Shake everything with ice and strain into a coupe. The precise amount of apricot brandy depends on the brand (we used Briottet), and you may want to use slightly more. It should be subtle, though its sweetness helps balance the drink.

* This was established in 2005, using a hokey formula, by Cliff Arnall, a tutor at Cardiff University (which later distanced itself from him and his discovery).

Thursday, 19 January 2012

A Cocktail to Relish

I'm quite fond of the delicacies of the Englishman and one of these is Gentleman's Relish. For us at the Institute, Breakfast/Elevenses/Supper is not complete without a little bit of Patum Peperium.

But can it be incorporated into a cocktail that tastes good rather than just seeming a bit fishy?

25ml Gin (Preferably something herbal like Gin Mare, Berkeley Sq. or Leopolds
20ml Lemon Juice
1/4 Tsp Gentleman's Relish

I think I'm still to get me head around savoury cocktails but this works quite well with the the gin. Initially you get  the herbal and juniper notes of the gin, freshness of the lemon and then a very slight salty fishy aftertaste from the relish. I think it would work even better if a accompanied by some small savoury biscuits.

An Old Fashioned Badger

Our man in Wisconsin (the Badger State), USA, recently alerted me to this article in the New York Times Magazine. In it the reporter talks about how this classic cocktail in made in his home state.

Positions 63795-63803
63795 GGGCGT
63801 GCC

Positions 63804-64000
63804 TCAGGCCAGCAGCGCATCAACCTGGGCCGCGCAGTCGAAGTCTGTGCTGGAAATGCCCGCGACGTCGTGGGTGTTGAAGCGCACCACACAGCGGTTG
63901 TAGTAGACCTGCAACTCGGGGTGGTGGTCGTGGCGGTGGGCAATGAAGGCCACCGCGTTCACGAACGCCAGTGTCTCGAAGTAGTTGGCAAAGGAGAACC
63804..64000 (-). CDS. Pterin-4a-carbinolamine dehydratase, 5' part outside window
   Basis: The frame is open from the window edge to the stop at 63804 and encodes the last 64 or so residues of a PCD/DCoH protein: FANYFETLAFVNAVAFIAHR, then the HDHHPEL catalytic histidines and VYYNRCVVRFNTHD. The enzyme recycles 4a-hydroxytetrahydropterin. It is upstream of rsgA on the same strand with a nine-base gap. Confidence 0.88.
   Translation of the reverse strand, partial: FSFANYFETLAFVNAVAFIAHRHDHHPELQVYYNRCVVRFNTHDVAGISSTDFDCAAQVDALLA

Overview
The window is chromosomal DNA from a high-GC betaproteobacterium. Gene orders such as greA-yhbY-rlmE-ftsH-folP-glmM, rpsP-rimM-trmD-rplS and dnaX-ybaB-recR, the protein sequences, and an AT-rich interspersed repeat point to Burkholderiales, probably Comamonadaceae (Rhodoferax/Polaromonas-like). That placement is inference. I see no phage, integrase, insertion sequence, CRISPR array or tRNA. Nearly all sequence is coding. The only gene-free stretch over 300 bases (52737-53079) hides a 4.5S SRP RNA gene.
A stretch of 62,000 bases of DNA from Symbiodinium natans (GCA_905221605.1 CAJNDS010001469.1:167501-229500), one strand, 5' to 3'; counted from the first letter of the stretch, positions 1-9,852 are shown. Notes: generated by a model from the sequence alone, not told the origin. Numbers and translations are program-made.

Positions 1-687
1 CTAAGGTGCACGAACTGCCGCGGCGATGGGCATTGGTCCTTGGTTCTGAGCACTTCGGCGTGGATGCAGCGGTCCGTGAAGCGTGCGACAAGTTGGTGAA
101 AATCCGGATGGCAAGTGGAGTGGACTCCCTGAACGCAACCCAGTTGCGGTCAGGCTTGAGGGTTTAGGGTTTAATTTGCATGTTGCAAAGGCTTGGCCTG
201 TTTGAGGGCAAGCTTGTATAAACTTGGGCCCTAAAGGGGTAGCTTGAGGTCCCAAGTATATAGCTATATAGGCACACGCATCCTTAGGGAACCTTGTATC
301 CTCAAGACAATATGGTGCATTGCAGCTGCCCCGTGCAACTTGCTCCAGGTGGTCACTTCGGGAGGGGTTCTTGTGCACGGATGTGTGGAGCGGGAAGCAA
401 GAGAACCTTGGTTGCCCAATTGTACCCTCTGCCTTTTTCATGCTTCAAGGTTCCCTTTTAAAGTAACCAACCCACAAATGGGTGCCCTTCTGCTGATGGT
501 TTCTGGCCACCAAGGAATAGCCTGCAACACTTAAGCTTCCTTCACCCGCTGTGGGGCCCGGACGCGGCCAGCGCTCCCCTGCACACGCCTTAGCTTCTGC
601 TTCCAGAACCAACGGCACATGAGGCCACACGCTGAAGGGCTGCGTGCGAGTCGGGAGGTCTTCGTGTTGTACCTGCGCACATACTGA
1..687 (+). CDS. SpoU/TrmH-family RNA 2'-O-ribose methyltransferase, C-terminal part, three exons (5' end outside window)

It seems that in Wisconsin the Old Fashioned is primarily a brandy based drink and made to a different standard to that you would find in the fine bars of New York, San Francisco and New Orleans. Like the Martini, the Old Fashioned is a very personal drink with each "connoisseur" having their own particulars. In fact the variables in an Old Fashioned are probably even greater than the mix of gin and vermouth.

So how do they make them in Wisconsin?

"Every bartender here knows the drill: a bar spoon of sugar, three dashes of Angostura bitters, a lightly muddled slice of orange, a slug of brandy, lots and lots of ice, a splash of soda and, of course, a bright red maraschino cherry, often with an extra dose of the fluorescent juice that they swim in."

This is a different kettle of fish to my usual whisky or gin old fashioned. It is sweeter, more dilute and fruitier but still quite a nice drink.

Some aficionados will squirm at the fact that I included a little zip of 7UP for some extra zing; others will hate my fruit medley of a garnish. But in true honesty I like the drink; it is more refreshing than a traditional OF and, with the extra dilution, is much lighter.